It's been a busy week in the UK for the issue of Secularism. On 10th Feb 2012, the high court ruled in favour of NSS (National Secular Society) over the topic of communal prayer during council meetings. Communal prayer was ruled to be unlawful.
This has sparked a colossal level of debate and misinformation pertaining to the principles of secularism.
There appears to be an alarming misunderstanding of what Secularism actually means for both the non-believer and the faithful. This misunderstanding is increasingly exacerbated by comments made by high level members of UK government.
Just today Baroness Warsi, the Conservative co-chairwoman wrote in an article for the Daily Telegraph that "Militant Secularisation is a threat to religion".
Secularism in a nutshell is separation of Church and state. This idea aims to ensure religion can not interfere with matters of public services, politics and education, but also serves to protect your right to any belief, without fear of government interference and maintains your right to avoid the beliefs of others being imposed upon you. It is committed to making sure you have the same rights, regardless of your religious or political beliefs, or lack of them.
This appears, especially in the 21st century, the only reasonable way to accommodate all faiths in an ever increasing multicultural Britain. The fairest way to ensure the government does not promote any one religion more prominently, is to simply not promote any religion at all. This level of neutrality would ensure beliefs are not imposed on people, whilst protecting your freedom to belief and worship of whichever deity you think is the one true god. See godchecker.com if you haven’t made up your mind yet.
My main objection is the irritating habit of phrases such as “Militant Secularisation" or “militant atheism”. It has become somewhat of an over defensive trend to afford any criticism of public religious practise, however mild and reasonable, the adjective “Militant”. This is a complete misunderstanding of both the word “Militant” and “Secularism”.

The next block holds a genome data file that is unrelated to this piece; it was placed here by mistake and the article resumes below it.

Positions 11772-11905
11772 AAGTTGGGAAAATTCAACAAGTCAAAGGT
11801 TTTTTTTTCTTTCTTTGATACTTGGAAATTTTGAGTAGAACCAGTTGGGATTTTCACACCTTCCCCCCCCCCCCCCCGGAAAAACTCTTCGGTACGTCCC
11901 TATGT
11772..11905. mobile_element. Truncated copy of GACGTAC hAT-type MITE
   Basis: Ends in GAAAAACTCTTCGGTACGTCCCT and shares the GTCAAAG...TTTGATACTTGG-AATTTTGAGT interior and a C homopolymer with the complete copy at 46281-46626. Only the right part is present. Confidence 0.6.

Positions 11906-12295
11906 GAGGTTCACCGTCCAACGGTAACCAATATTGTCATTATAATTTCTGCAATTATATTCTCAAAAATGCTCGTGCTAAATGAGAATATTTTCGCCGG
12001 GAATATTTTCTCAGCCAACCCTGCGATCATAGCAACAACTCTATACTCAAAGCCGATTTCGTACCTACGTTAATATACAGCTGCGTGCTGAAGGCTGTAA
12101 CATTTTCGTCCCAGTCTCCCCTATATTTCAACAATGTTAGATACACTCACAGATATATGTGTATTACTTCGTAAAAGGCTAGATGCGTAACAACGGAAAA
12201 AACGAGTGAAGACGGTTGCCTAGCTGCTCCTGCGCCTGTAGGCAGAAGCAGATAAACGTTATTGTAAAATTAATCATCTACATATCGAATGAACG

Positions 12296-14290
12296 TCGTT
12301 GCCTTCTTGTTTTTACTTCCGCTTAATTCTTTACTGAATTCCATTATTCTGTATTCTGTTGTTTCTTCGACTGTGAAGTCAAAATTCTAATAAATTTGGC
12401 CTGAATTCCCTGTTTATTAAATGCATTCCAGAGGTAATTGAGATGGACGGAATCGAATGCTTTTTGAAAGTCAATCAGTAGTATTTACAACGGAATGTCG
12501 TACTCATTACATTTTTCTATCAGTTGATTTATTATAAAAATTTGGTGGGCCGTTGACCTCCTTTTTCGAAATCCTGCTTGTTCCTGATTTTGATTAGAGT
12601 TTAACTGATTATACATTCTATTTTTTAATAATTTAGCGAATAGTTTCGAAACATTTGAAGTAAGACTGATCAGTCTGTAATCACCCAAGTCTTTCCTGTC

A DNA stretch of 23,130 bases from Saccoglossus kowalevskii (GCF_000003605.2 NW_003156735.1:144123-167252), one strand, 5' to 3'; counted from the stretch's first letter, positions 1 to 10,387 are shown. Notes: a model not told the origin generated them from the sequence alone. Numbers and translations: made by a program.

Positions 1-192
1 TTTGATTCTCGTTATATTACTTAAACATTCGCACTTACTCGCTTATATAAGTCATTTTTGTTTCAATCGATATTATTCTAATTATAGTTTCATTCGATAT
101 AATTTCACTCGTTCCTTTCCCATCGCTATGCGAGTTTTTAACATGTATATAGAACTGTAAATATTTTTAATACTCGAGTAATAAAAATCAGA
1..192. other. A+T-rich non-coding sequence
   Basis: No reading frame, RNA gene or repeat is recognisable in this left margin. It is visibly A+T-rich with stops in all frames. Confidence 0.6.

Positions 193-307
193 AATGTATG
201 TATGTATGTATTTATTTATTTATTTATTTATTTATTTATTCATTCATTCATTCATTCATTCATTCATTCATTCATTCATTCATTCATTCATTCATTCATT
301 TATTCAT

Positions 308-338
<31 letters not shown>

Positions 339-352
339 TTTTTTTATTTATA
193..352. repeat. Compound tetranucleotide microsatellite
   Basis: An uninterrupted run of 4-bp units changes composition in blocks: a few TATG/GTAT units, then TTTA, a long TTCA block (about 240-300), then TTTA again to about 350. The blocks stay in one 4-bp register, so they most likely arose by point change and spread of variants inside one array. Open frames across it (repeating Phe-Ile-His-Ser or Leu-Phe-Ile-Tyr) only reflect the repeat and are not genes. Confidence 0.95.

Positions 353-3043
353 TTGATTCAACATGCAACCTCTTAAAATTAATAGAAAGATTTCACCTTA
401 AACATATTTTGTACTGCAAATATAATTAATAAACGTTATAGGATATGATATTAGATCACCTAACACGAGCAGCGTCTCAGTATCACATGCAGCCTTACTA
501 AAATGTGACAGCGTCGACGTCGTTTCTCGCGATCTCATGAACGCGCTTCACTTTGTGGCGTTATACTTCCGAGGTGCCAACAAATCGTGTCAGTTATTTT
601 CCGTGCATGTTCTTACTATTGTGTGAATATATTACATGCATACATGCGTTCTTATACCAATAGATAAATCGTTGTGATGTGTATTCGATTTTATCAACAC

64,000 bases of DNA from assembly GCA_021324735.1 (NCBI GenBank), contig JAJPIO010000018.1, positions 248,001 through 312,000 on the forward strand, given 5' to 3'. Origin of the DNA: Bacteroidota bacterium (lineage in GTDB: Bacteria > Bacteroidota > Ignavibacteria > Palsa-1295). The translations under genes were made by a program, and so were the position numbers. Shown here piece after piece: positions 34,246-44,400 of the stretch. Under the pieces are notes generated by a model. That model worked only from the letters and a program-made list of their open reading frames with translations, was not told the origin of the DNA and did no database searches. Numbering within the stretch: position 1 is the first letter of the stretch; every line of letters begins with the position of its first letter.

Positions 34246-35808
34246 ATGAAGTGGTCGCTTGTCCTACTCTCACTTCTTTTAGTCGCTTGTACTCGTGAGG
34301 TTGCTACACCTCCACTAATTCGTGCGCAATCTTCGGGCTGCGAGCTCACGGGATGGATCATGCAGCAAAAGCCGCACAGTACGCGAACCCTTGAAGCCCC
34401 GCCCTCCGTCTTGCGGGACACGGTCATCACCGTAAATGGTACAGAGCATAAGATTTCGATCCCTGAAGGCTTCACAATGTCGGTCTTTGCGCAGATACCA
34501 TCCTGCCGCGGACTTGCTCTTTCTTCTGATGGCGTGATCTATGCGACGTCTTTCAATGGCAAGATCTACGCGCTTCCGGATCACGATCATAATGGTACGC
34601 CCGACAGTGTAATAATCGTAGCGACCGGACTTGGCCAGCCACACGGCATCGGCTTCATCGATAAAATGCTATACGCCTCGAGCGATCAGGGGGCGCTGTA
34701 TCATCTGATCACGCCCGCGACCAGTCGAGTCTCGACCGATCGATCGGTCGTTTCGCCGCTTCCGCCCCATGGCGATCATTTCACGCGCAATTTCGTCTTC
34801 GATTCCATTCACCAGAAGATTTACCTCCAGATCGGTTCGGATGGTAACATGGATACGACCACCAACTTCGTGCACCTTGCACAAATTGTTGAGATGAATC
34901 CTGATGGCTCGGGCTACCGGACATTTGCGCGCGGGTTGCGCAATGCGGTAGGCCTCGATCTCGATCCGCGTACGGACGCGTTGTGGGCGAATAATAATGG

Secularism is a call for neutrality and fairness. This strikes me as reasonable.
I will highlight the two main forms of objection taken to the court ruling in favour of the NSS over the communal prayer row:
"If they don't want to pray, no-one is forcing them, can't they just sit quietly, or leave?"
The communal prayer was placed in an official capacity on the Agenda for a meeting, making it cross the line between personal time, which can be spent however you wish, and official time allocated to business. Asking anyone to observe a religious practise in the workplace is unreasonable. No-one is suggesting anyone who wants to pray, cannot. Secularism protects your right to do so; it asks however that you do it in your own time, without requiring others to participate/observe.
"Isn't this just imposing atheist views in the workplace/society, over Christian ones"?
Absolutely not. Secularism is not a call for state atheism. Secularist are not suggesting communal prayer be replaced with a discussion acknowledging the unlikeness of a creator, with select readings from the works of Christopher Hitchens and Richard Dawkins. This would be unreasonable. It's merely an assertion that personal beliefs should remain just that, and not seen to be mandated as obligatory in the working environment as was in this instance. If anything, it is a compromise between the atheist position and the faithful, with an emphasis on tolerance.
This is increasingly strange as a recent poll conducted shows a majority of Christians have secular attitudes already, without possibly knowing that outlook can be categorised as secular.
To refer to secularism as militant is hugely irresponsible, and is as nonsensical as “Militant Fairness" or "Militant Neutrality".
Framing secularism in this light does nothing to further the desire and discussion to reach a fair compromise between belief and non-belief, but serves to create an “us” and “them” mentality, misrepresenting the core values and reducing the chances of finding a fair and tolerant common ground.
It is with no small sense of irony that some of the faithful among us have failed to realise that the secular principles which they resist so vehemently are also the only way protect their beliefs in a modern progressive society. Secularism aims to remain fair and neutral to all beliefs, or lack thereof.
To reject the reasonable values of secularism is to assert and impose the indisputable importance of your own beliefs above all others and to claim special privilege for them. This is something that should be resisted and fought at every opportunity in the name of fairness and free speech.